Jack Kobayashi of Whitehorse-based Kobayashi + Zedda Architects Ltd on working with First Nations communities and how Yukon’s changing demographics are influencing the architecture of the territory.
1. Describe the importance of working with First Nations communities.
Our work with First Nations organizations has been very rewarding. The First Nations people in the north were nomadic. They moved around from season to season and life was difficult. Because of this, there are no permanent settlements or archetypal structures. There is no tangible architectural history. This is both a loss and an opportunity.
While it would be nice to have some historical building blocks, First Nations people are also not bound or burdened by tradition or style. They are free to be inventive and creative with their building designs.
2. Describe how you use the Baked Café and Bakery as a testing ground for your firm’s new ideas.
We own a café and bakery one floor below our architectural office. We are proud to say that it has become a social hub in our small town or what Ray Oldenburg referred to as a ‘Third Place’ for many people.
The Café has become a testing ground for ideas but not in an avant garde sense. Owning our own food and beverage establishment has taught us a lot about work flow, process, durability of finishes, equipment maintenance, energy efficient lighting, point of sale systems and many other aspects. Above all else, the Café has allowed us to connect with the community in a way that is nearly impossible for an architect sitting at a CAD workstation. I work an average of 6-8 hours a week in the Café. At least 3 of those are spent pulling espresso shots. All of our architecture students are required to work part-time in the Café as part of their work experience. We want to instill a hands-on, community-based approach to design. We are able to do this, in part, through their work experience at the Café.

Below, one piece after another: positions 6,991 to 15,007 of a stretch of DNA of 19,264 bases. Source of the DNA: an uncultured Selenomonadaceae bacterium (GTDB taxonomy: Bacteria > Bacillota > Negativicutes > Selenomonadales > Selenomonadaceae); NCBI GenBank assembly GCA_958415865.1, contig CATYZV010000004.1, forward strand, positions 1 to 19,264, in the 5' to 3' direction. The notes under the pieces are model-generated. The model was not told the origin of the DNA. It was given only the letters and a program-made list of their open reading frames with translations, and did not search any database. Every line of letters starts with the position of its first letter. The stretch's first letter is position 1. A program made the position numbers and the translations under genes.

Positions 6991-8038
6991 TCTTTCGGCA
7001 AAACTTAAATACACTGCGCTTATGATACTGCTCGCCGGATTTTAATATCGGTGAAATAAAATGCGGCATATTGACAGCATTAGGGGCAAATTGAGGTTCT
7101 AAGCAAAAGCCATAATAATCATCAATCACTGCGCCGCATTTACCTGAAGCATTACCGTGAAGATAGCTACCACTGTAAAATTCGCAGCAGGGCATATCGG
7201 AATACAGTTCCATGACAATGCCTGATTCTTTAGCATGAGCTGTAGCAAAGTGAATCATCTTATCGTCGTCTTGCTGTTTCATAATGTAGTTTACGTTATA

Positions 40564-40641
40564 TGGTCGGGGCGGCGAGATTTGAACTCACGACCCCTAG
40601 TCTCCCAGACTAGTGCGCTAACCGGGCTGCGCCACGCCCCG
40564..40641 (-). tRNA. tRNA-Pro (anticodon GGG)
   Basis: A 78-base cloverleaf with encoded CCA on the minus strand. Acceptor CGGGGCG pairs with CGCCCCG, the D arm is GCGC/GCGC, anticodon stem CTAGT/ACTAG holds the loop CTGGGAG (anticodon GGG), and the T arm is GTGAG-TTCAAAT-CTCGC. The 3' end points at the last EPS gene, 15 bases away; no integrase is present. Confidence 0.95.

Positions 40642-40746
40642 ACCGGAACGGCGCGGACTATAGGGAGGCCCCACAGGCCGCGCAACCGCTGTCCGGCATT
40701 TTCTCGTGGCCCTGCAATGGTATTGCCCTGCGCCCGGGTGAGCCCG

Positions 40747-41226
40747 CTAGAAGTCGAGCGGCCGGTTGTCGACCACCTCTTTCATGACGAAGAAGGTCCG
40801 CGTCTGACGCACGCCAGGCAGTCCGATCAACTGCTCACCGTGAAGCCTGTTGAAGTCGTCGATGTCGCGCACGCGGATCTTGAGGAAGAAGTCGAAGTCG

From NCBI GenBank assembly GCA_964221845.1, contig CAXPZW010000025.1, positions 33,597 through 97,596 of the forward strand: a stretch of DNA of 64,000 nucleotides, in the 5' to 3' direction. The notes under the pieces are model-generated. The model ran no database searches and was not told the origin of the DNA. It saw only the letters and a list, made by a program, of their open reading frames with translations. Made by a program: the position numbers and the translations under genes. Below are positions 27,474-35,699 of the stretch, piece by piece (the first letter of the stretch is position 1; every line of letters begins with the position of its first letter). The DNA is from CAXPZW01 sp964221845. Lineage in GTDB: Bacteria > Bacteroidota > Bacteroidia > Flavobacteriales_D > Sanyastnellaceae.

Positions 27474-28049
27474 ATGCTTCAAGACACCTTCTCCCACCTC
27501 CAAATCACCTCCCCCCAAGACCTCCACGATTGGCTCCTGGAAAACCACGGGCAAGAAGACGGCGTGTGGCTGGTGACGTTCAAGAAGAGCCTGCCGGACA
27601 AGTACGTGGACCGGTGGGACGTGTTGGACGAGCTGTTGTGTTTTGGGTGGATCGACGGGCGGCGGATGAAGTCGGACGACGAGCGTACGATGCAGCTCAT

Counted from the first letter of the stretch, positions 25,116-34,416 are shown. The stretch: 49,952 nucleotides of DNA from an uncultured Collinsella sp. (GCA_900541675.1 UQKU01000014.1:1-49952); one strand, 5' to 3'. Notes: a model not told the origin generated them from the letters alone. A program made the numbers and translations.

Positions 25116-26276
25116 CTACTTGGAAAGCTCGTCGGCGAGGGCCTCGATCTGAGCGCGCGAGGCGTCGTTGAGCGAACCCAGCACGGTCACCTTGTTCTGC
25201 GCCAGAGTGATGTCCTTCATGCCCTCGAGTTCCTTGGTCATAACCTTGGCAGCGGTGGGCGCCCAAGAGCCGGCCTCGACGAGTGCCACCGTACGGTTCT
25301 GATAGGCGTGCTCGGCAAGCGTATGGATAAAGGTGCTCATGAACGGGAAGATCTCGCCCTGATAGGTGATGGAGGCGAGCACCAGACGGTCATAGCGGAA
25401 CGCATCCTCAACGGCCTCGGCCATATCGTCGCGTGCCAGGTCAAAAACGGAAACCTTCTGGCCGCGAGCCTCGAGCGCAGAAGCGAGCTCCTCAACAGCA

3. Your correctional projects purposely counterbalance the many gloomy prisons which exist in Canada, and around the world. Explain this.
We are not experts in corrections projects. We typically act as a design sub-consultant to DGBK Architects from Vancouver. We have learned a lot from them.
More than any other facility, correctional facilities must be properly programed. The client team must be on the same ideological wavelength. In many correctional projects, the social scientists often conceptualize the project as an open custody ‘Club Med’ type environment only to see the design evolve into Fort Knox as it works its way through the system – typically ending with correctional officers.
Corrections design has seen huge advances in design due to technology. Like gothic churches that were able to create magnificent glazed openings after the advent of the flying buttress, modern prisons have been unencumbered by electronic hardware. Gun turrets have been replaced by CCTV. Guards have been replaced by sensors. Guns have been replaced by wearable alarms. Prison work gangs have been replaced by prison programing.
It’s a lot easier now to make a prison appear like a conventional building, as long as issues of security are agreed to up front.
4. How are Yukon’s changing demographics influencing how architecture in the territory is evolving?
The population is increasing. The influx is bringing immigrants from the Middle East, the Philippines and elsewhere. Whitehorse is becoming more urban, more cosmopolitan. The downtown core is losing its rustic edge but still retains a small town, northern vibe.